Why Developers Should Not Lead Your Automation Efforts
Developers should not lead your automation efforts. I’ve never seen this succeed. In fact, many times I have been brought on to teams to clean up the mess that is left behind when developers try to lead this effort.
The reason is simple.
I’ve seen managers, recruiters, and even thought leaders in the Test industry say “what we really need is a developer to get this automation strategy off the ground!” I cringe every time I hear it because I know it’s a recipe for disaster. I’ve seen the best, top-notch developers and architects fail at this! That’s because automation engineering is much more than just coding. The same rules and principles that apply to development don’t always apply to automation engineering. Trust me, I’ve worn both hats.
Yes, developers can code, but automation engineering is a discipline where coding is just one aspect of it. What about the rest of the art of automation engineering? You’d be hard pressed to find a developer who is studying and following the field of automation engineering, and who understands the delicacies of how a stable and robust automation framework should be built.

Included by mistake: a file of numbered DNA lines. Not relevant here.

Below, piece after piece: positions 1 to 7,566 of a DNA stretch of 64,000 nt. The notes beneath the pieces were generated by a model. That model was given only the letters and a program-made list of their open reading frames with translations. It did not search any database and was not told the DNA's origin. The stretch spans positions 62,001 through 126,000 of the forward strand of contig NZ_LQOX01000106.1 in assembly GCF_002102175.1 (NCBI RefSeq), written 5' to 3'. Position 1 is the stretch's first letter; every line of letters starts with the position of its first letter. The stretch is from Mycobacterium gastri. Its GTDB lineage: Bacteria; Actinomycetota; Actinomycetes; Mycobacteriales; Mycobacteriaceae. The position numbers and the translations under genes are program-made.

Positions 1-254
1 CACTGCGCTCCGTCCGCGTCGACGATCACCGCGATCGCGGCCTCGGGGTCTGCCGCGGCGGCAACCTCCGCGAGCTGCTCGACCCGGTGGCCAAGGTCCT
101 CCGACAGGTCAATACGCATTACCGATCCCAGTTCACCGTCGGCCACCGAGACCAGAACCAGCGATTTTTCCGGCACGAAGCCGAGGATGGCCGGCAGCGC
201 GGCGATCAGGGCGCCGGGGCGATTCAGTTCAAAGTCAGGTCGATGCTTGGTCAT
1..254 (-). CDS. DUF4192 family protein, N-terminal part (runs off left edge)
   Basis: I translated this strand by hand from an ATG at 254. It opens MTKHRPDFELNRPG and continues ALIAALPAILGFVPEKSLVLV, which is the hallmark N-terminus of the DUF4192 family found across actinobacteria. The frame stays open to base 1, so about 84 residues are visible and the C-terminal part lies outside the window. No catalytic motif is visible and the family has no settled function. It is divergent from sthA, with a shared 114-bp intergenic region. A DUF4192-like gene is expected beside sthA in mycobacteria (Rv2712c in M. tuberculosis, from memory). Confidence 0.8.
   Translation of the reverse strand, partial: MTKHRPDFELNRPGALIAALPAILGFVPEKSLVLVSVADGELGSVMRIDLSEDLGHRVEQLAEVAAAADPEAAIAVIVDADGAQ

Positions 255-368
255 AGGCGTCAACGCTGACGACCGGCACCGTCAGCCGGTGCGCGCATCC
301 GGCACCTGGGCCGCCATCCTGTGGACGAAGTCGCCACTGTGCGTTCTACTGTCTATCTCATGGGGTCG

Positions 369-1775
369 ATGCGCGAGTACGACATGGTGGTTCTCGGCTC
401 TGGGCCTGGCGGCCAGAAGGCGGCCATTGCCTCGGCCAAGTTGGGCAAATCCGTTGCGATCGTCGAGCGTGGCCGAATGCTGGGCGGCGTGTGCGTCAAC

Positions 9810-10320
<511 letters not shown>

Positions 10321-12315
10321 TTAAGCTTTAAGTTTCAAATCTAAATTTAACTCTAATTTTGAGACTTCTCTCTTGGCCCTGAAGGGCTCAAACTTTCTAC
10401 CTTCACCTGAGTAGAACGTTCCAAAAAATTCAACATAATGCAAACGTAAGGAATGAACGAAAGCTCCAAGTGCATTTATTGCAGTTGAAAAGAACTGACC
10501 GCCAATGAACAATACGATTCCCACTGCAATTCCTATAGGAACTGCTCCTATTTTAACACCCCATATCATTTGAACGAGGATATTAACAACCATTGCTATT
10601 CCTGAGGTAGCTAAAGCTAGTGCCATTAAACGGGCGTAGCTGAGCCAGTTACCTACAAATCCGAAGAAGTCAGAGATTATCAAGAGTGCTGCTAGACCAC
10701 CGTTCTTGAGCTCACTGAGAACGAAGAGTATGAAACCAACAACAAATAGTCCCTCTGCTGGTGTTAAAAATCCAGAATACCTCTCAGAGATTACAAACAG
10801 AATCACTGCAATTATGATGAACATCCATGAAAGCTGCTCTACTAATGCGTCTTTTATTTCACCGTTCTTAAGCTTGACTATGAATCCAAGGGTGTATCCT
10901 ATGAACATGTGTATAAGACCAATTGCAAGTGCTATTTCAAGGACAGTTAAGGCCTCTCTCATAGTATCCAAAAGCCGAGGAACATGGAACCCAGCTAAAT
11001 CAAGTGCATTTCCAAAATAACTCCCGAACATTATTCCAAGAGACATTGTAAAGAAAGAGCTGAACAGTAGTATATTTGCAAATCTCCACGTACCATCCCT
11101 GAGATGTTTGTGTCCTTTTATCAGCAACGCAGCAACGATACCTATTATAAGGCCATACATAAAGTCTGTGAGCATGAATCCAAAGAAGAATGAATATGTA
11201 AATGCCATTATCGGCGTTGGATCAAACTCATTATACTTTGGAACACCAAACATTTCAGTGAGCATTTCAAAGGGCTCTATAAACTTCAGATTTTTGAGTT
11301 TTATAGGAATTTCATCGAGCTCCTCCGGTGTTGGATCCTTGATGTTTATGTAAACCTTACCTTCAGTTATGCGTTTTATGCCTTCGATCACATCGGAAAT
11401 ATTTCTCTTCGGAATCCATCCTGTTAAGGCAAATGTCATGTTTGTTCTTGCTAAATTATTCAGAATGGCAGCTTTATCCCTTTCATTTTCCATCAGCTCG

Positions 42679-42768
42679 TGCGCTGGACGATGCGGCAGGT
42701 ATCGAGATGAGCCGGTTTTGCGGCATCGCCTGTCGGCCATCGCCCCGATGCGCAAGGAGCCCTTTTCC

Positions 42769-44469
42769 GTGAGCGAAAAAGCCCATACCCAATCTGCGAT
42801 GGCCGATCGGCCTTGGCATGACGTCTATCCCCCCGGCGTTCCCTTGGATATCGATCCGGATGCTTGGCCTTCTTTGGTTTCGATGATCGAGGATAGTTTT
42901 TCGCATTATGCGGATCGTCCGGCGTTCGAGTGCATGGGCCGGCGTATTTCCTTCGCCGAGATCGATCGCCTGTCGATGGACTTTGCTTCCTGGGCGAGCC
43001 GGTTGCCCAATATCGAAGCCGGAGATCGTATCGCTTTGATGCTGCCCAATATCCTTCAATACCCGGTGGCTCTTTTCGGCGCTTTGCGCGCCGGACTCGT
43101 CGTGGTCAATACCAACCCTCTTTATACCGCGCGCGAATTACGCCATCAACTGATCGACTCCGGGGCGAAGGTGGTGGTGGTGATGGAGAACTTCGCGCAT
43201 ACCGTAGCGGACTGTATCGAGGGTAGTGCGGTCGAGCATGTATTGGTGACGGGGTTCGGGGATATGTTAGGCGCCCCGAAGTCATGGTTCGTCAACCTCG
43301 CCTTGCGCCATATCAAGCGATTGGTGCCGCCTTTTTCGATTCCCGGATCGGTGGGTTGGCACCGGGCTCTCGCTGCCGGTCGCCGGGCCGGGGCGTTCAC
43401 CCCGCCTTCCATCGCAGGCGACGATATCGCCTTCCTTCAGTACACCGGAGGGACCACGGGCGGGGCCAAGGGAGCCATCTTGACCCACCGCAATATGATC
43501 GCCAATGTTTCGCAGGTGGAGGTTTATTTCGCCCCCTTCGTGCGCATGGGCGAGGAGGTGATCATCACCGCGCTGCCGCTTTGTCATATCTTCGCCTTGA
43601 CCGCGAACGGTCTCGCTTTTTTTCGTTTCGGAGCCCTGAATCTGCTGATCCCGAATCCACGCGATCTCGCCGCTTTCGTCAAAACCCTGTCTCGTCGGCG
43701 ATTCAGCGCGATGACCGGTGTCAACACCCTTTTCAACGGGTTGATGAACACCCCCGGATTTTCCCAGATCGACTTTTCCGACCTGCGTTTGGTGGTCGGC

I’ve seen developers think “how hard can it be?” and end up throwing together a messy and unmanageable framework that eventually has to be totally refactored by a true automation engineer, or worse, scrapped altogether.
Now, I’m not saying that a developer cannot become an automation engineer, because I’ve personally converted quite a few who left development roles to work in test and have become amazing automation engineers. But quite a bit of training was needed. The key to getting this to work was that the developers made a conscious decision to transition into automation positions….meaning they were fully devoted to learning the craft and the skills needed beyond just coding. They weren’t developers who were forced to “get that automation thing going”.
So what are the traits and skills needed to lead an automation strategy? I’m glad you [finally] asked! Here’s my list…the items are not in any specific order
- a testing mindset
- programming skills
- ability to implement object oriented programming principles
- software architecture skills
- an in-depth understanding of automation concepts such:
- Page Object Model
- the inverted test pyramid
- test data management
- continuous integration
- the separation of tests and framework
- reporting and test tracking
- distributed/parallel testing
- test case management (volume, suites, stability, etc)
- helper/utility mechanisms for common tasks such as database access/querying, service layer access, etc
- awareness of automation anti-patterns
- awareness of different testing tools and techniques to be able to make best recommendations
This is not a comprehensive list, but you get the idea. As you can see, programming is just one of many skills required of an automation engineer, especially one who is tasked with leading an automation strategy. Do yourself and the entire team a favor and stop asking your developers who know nothing about automation to lead your efforts. Hire an automation engineer!